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Clinical features

Last reviewed dd mmm yyyy. Last edited dd mmm yyyy

Authoring team

Features include:

  • the incubation period is from 14 up to 21 days
    • chicken pox is infectious from a few days before the onset of rash develops and not more than six days after first lesions appear (1)
    • this period may be prolonged in immunocompromised patients (2)
    • chickenpox is very infectious - cases on a ward ought to be isolated to prevent cross infection
  • the rash begins as macular lesions which develop into papular, or vesicular lesions (filled with fluid) and later becomes pustular
  • chickenpox rash has a centripetal distribution - mostly on the face and trunk and sparsely on the limbs
  • there is erythema around the lesions and they are intensely itchy
  • usually the rash peaks at around 48 hours in immunocompetent people
  • vesicles dry and crust over, and sometimes scar if scratched to excess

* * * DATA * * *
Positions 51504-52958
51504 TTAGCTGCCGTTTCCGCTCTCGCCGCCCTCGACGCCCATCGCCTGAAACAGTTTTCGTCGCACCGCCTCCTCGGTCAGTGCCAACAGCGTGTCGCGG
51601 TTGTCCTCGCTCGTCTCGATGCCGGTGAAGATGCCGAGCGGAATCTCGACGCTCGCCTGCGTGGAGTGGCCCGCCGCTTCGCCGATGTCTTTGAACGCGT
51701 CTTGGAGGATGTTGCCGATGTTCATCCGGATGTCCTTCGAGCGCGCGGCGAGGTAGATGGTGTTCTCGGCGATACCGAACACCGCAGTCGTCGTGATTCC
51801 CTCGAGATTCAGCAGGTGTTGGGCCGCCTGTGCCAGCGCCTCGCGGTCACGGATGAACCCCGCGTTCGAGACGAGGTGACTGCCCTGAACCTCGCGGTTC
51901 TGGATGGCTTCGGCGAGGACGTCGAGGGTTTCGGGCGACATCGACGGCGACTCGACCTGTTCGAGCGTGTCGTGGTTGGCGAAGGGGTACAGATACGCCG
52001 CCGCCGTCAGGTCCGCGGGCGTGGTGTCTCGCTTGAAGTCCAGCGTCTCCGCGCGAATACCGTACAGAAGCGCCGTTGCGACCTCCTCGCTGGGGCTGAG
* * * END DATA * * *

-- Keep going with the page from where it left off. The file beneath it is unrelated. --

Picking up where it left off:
• oropharynx and genital tract mucous membranes may be involved as well
  • new lesions can emerge for up to 5 days (3)
  • a haemorrhagic rash may occur in immuno-suppressed patients

In children under 10 years, the disease is usually mild and self limiting, but a more severe infection can be seen in

  • adults - especially in pregnant women and in smokers since they are at an increased risk of developing fulminanting varicella pneumonia
  • neonates and immunosupressed individuals – there is an increased risk of developing disseminated or haemorrhagic varicella (2)

Signs of severe infections include:

  • respiratory symptoms (clinical respiratory signs are often absent).
  • densely cropping vesicles
  • haemorrhagic rash
  • bleeding from gums, haemoptysis, GI bleeding
  • any neurological changes - cerebellar signs, encephalopathy
  • persisting fever with new vesicles >6 days after onset (2)


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